Shares in electricity generators tumbled on Tuesday after it emerged that chancellor Rishi Sunak was considering imposing a windfall tax on excess profits.
According to the Financial Times, the Treasury is drawing up plans that would widen any possible windfall tax beyond oil and gas producers to cover electricity generators as well, including wind farm operators.
The newspaper quoted an unnamed government insider, who said: “North Sea oil and gas producers are only half the picture. The other half is that high gas prices have led to some pretty substantial windfall profits for all electricity generation.”
The Treasury has yet to comment.
As at 1030 BST, SSE was down 10% at 1,723.0p, Drax had tumbled 17% to 671.5p and British Gas-owner Centrica was off 11% at 79.38p.
Citi cut its recommendations on SSE and Drax, lowering SSE to ‘neutral’ from ‘buy’, and Drax to ‘sell’ from ‘neutral’.
International operators who supply the UK were also affected, with EDF off 3%, E.ON down 3% and Spain’s Iberdrola, the owner of Scottish Power, trading 2% lower.
Energy companies have made record profits this year on the back of soaring wholesale oil and gas prices, while household energy bills surged by 54% in April. Labour first called for a windfall tax to help with the growing cost of living crisis, but was defeated in the House of Commons after the government voted against the motion.
However, calls for a tax have remained, and the government now looks more open to the idea. Sunak said earlier this month that he was “pragmatic” and warned that if oil and gas producers did not quickly reinvest excess profits, then “no option is off the table”. Sunak has previously opposed a windfall tax.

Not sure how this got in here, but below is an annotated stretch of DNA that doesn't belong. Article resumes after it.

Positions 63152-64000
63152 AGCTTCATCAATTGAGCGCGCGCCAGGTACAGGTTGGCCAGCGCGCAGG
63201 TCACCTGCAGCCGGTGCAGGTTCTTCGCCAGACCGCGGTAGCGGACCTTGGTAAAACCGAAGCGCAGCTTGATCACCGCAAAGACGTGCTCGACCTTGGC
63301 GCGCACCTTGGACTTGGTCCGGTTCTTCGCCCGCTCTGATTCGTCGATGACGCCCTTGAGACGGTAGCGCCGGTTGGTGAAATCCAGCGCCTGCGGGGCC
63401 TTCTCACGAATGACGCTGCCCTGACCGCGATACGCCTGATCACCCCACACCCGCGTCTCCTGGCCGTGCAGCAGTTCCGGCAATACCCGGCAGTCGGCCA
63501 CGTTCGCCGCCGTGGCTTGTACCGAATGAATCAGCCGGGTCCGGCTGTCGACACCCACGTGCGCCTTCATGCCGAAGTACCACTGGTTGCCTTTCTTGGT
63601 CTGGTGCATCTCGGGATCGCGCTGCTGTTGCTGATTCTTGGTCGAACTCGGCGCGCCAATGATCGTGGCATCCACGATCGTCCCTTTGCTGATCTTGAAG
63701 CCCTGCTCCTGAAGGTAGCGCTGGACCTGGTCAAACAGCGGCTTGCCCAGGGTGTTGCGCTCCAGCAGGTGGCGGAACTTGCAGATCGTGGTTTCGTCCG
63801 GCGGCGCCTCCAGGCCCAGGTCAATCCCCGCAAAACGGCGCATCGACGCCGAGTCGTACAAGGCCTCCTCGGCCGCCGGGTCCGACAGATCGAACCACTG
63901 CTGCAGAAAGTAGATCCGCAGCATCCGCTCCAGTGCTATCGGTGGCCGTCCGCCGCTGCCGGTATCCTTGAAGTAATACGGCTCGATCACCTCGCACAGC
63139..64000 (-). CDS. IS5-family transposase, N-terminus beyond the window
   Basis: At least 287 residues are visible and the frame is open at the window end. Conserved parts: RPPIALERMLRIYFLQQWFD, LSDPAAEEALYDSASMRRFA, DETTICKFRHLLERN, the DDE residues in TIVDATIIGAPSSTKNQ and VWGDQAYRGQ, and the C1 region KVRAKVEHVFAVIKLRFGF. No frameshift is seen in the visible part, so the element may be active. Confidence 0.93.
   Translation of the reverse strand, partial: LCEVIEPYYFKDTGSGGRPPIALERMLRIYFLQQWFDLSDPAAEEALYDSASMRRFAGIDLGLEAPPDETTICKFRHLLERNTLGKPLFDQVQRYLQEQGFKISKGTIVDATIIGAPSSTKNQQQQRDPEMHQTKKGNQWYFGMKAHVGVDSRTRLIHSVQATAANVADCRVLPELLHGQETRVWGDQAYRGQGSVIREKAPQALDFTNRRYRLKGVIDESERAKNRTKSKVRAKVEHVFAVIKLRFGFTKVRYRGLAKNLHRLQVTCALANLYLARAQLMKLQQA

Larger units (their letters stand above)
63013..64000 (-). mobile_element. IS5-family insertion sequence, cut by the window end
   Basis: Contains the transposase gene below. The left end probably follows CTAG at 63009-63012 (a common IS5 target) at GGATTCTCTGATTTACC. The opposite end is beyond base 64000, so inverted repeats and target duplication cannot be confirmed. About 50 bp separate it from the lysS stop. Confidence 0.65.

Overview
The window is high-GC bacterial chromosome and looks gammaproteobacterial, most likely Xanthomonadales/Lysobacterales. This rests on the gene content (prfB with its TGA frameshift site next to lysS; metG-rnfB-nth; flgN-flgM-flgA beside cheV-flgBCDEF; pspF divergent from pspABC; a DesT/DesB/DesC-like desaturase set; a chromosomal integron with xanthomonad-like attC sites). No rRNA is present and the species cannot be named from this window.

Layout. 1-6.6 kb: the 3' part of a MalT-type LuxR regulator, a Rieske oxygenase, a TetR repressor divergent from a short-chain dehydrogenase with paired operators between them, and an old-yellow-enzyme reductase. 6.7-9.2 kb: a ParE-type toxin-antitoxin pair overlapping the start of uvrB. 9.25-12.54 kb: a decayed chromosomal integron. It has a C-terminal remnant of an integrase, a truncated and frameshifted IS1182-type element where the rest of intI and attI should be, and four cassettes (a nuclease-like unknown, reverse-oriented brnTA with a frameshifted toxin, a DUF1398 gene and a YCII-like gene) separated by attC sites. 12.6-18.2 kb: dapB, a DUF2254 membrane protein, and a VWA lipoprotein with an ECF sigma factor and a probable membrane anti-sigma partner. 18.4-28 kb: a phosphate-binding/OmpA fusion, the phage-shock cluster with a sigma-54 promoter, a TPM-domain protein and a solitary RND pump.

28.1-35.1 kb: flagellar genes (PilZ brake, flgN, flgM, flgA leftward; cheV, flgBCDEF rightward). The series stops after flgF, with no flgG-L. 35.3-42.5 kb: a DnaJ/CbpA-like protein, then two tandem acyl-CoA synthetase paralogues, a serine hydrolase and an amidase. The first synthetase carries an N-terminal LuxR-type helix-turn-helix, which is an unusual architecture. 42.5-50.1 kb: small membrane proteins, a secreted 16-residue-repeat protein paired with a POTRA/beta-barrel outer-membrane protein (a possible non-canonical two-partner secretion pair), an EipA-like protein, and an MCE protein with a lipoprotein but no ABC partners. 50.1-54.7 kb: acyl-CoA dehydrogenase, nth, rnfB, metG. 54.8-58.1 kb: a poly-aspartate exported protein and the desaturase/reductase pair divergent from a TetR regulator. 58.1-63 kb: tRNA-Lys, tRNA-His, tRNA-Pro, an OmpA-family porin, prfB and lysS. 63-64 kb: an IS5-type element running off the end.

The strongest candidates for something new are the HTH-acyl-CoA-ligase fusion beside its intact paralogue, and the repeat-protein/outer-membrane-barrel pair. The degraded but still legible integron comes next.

Russ Mould, investor director at AJ Bell, said: “The government wants to raise money to help households hit by a sharp rise in energy bills. While it is right that some support should be given to those most in need during these difficult times, the way in which new funds are raised means the government runs the risk that energy companies slow down investment in new green projects, which could make it harder for the country to hit its net zero emissions targets.”
Labour has claimed that a windfall tax on North Sea oil and gas producers would raise around £2bn, while Greenpeace believes producers will make windfall profits of around £11.6bn this year.
The FT said that the government believes electricity producers could have made excess profits of more than £10bn because of higher gas prices.